Global investors started yet another Monday full of optimism that maybe, just maybe, this is going to be the week when European politicians finally find their way out of the maze that has become the Euro Zone. Grain and livestock futures were buoyed by the action in outside markets. However, the early optimism was tempered later in the day by the realization that some of the measures proposed smack of desperation rather than a long term strategy befitting the largest economy in the world (European Union). It does appear that the crisis is approaching the end game, possibly in the next two weeks. It is an issue worth keeping an eye on as it could have a significant short term impact on futures markets going into year end.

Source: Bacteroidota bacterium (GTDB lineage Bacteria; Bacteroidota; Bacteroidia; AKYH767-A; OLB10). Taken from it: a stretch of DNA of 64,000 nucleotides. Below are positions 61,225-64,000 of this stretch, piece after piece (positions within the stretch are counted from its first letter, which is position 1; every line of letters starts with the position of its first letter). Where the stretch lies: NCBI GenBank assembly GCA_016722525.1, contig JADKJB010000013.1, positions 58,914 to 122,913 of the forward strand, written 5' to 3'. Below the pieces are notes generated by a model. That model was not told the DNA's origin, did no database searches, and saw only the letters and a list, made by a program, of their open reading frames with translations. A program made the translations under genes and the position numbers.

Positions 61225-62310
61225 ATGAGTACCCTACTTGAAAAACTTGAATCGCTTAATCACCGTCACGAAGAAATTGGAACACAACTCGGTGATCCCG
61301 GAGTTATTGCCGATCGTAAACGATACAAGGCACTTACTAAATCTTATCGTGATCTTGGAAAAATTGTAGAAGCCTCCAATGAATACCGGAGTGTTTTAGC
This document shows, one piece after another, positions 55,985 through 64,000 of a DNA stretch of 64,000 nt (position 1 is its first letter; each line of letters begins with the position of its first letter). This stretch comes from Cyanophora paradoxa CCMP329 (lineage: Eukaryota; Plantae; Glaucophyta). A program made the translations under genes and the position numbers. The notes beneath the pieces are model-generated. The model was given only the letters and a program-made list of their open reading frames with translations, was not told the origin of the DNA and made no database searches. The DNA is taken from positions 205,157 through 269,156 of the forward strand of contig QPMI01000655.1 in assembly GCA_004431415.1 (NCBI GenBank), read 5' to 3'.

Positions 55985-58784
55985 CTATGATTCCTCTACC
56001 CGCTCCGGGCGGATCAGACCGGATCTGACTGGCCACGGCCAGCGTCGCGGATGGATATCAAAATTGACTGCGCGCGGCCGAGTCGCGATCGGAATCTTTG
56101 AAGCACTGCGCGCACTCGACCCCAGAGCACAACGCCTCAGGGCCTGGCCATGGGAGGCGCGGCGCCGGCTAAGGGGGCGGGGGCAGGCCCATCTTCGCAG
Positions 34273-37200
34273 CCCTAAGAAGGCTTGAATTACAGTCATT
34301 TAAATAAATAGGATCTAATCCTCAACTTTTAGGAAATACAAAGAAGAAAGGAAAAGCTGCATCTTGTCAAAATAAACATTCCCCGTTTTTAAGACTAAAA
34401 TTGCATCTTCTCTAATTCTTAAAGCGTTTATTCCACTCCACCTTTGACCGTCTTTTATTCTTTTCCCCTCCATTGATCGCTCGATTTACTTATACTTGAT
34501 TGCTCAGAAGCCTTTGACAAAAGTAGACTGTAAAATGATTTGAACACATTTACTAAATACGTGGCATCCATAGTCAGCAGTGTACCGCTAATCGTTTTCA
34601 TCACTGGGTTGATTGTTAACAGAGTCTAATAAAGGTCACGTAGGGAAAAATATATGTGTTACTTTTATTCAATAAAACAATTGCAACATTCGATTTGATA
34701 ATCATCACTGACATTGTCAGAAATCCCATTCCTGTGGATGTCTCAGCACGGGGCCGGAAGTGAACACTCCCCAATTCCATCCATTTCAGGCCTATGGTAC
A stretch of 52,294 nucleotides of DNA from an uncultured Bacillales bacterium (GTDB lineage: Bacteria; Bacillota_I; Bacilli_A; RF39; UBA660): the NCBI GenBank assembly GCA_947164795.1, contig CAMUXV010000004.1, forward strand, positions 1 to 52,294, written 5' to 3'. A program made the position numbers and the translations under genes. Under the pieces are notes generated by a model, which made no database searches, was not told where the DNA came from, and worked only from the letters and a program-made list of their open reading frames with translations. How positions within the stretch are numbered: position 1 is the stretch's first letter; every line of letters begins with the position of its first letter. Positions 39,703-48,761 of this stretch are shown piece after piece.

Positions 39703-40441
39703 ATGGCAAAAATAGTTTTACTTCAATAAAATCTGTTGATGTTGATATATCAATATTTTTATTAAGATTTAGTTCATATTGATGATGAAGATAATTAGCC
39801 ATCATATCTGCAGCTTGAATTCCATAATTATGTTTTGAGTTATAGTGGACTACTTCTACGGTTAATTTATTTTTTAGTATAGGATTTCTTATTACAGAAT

CME: Lean hog futures lose ground following early optimismLean hog futures were one of the few contracts that lost ground on Monday, with prices pressured lower by speculation that current out front futures may have run too far ahead of wholesale pork values. The biggest declines came in the February and April contracts, which lost 122 and 127 points respectively. Futures are currently pricing hogs for the winter and early spring at $90- $92 per cwt, an 8-10% premium over current cash hog values. This is pretty much in line with historical precedent. In the last five years, the average premium of hog values during Jan - Apr has been about 9% over November prices. The problem, however, is that as we get to ever higher price levels, the normal seasonal increases become harder to achieve. Indeed, the reason why we see this kind of premium from Q4 of this year to Q1 of the following year is because pork prices tend to decline sharply in Q4. That did not happen this year, with the cutout currently priced at the same level as it was back in March of 2011. As the chart to the right shows, even with great export demand earlier in the year, the pork cutout did not break over $95/cwt until April of 2011. In order to justify current hog futures in the low 90s, the pork cutout will likely need to be close to $100/cwt by February or March. And you get to that kind of price either via even stronger export sales or a sharp downward correction in supply. Which brings us to the two main issues facing the market for the next three to six months. First, exports need to continue to expand. But for that to happen, you need stable currency markets (the Euro issue has not helped here) and you need an expanding world economy (recession in Europe could again be detrimental). The second issue is that of supply. Hog weights are currently running above year ago levels and the break in corn prices could lead producers to keep their foot on the gas pedal and continue to bring heavier hogs to market through next year. Producers may not be increasing the herd but they are finding ways to produce more pork. It will be nervous trading between now and Easter.